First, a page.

Background: The incidence of hepatocellular carcinoma was reported to be increasing in the United States. However, alternate explanations were diagnostic or reclassification bias and changes in the demographic features of the general population.
Objective: To examine the temporal trends in the incidence of hepatocellular carcinoma.
Design: Retrospective cohort study.
Setting: Information collected by population-based registries of the Surveillance, Epidemiology, and End Results (SEER) program.
Patients: Persons given a diagnosis of hepatocellular carcinoma between 1975 and 1998.
Measurements: Linear Poisson multivariate regression model, controlling for differences in age, sex, race or ethnicity, and geographic region among patients with hepatocellular carcinoma and in the underlying population.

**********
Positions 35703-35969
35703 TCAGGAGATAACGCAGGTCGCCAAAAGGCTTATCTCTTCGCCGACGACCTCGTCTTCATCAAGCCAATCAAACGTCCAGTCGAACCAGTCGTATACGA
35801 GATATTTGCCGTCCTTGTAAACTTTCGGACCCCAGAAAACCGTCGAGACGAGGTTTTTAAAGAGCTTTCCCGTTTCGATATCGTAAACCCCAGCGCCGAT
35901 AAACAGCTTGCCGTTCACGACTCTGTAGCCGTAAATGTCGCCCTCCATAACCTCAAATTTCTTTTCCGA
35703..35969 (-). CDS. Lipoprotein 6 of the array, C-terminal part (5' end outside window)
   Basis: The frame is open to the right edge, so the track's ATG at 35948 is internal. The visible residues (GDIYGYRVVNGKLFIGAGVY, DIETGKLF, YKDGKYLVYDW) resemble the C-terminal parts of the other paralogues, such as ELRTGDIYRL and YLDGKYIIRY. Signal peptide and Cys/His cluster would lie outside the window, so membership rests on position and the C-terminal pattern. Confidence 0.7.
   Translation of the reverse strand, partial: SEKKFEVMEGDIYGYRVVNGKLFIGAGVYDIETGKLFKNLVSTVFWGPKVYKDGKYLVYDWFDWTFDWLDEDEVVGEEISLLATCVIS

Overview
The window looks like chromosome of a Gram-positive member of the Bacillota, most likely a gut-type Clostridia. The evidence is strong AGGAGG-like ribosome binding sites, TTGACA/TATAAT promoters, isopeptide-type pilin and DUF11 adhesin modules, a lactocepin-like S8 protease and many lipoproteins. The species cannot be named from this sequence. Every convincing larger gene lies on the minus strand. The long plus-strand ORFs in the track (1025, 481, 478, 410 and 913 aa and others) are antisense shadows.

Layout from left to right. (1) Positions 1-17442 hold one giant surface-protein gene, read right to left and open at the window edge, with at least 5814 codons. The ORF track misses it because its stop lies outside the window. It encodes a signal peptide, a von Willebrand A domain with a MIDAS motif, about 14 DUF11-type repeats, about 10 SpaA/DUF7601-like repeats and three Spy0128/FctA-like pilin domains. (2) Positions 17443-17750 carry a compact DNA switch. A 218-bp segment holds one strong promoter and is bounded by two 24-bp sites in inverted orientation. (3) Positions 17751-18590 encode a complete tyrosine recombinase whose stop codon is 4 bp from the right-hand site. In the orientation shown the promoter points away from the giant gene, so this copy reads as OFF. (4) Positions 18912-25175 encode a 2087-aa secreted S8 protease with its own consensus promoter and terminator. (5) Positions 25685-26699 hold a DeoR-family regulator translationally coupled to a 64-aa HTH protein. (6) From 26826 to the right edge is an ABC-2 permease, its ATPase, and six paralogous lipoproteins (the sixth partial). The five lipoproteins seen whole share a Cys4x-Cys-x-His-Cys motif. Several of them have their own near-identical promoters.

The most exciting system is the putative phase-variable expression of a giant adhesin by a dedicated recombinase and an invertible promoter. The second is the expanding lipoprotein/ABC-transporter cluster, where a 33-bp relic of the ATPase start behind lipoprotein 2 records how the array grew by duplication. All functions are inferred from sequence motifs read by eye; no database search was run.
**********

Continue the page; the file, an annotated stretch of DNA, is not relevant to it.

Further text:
Results: The overall age-adjusted incidence rates of hepatocellular carcinoma increased from 1.4 per 100 000 in 1975 to 1977 to 3.0 per 100 000 in 1996 to 1998. There was a 25% increase during the last 3 years of the study compared with the preceding 3 years (1993 to 1995). The increase affected most age groups above 40 years, with the greatest increase in the 45- to 49-year-old age group. White men had the greatest increase (31%) in the last time period (1996 to 1998) compared with 1993 to 1995. The Poisson regression model confirmed an almost 2-fold increase in the incidence rate ratio for hepatocellular carcinoma between 1975 to 1978 and 1996 to 1998.
Conclusions: The incidence of hepatocellular carcinoma continues to increase rapidly in the United States, with rates increasing the fastest in white men 45 to 54 years of age. These findings are consistent with a true increase and could be explained by consequences of hepatitis C virus acquired during the 1960s and 1970s.